State Issues

NCBIWA 2021-2022 State Legislative Goals

NCBIWA advocates for funding to protect, restore and maintain North Carolina’s coastline. Making our coast and its beaches more resilient by protecting our natural infrastructure requires funding on both the state and federal levels. As federal funding for beach renourishment, coastal resilience and shallow draft inlet maintenance is uncertain, it is incumbent on the state to become more involved with funding to protect our coast. 

During the 2021 Legislative session, NCBIWA advocated to:

Protect the Shallow Draft Navigation Channel Dredging and Aquatic Weed Fund

Provide funding for the Coastal Storm Damage Mitigation Fund

Create a recurring funding source for the Coastal Storm Damage Mitigation Fund

Fund water and sewer projects along the coast

Fund the development of a State Dredge Material Management Plan for non-federal projects

Continue funding coastal resiliency projects

The 2021 session of the N.C. General Assembly was a productive session for coastal issues.  The General Assembly passed a budget in November that spends $25.9 billion in the current fiscal year (which started July 1) and $27 billion in the 2022-2023 year.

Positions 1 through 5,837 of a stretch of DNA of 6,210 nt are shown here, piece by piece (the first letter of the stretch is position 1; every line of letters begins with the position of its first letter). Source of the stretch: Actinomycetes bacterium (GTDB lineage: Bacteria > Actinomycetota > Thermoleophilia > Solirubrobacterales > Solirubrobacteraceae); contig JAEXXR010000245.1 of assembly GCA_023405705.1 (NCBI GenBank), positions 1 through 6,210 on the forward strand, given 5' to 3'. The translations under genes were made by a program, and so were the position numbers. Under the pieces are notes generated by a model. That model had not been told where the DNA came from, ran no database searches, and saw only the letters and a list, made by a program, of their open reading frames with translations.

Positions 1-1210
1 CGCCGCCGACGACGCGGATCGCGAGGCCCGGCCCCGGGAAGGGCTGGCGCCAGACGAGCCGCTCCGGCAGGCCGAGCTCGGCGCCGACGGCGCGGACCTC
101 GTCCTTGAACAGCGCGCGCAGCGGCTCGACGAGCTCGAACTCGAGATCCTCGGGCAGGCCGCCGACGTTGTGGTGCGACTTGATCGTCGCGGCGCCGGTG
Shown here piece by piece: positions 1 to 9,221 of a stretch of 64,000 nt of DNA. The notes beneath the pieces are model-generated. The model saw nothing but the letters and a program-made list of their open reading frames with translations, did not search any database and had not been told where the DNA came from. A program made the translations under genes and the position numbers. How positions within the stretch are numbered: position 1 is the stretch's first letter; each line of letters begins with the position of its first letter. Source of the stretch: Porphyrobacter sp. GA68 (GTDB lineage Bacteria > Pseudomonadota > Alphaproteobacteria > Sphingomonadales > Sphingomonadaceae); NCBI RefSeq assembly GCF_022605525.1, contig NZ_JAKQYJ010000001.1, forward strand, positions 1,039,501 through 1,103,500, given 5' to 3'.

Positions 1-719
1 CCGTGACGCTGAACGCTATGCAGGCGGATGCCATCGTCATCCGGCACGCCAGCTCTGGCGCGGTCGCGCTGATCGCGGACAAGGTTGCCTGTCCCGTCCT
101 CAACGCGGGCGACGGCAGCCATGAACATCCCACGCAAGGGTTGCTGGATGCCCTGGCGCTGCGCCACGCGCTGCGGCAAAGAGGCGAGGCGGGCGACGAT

The Bill provides $40M to the Coastal Storm Damage Mitigation Fund for grants to local governments for coastal storm damage projects.  Of those funds, $20 M is allocated to the Town of Oak Island as matching funds for shoreline stabilization and $2M is allocated to the North Carolina Coastal Federation for grants to support living shorelines, oyster reefs and marsh restoration. 

The Bill also includes $15M to establish a Disaster Relief and Mitigation Fund (previously House Bill 500), $15M for a Transportation Infrastructure Resiliency Fund and $20M to the Department of Environmental Quality to develop a statewide Flood Resiliency Blueprint as well as local assistance for Stormwater Infrastructure Investments Fund (a special fund that will provide grants to improve infrastructure for controlling stormwater to local governments) and $100,000 for siting and acquisition of dredged disposal easement sites and assessments and date collection for dredge material disposal sites in the state. 

Additionally, the Bill provides $1.5M to the Wildlife Resources Commission for the removal of abandoned and derelict vessels and another $1.15 M to the Resilience Coastal Communities Program.  

To read the entire Bill go to Senate Bill 105/SL 2021-180.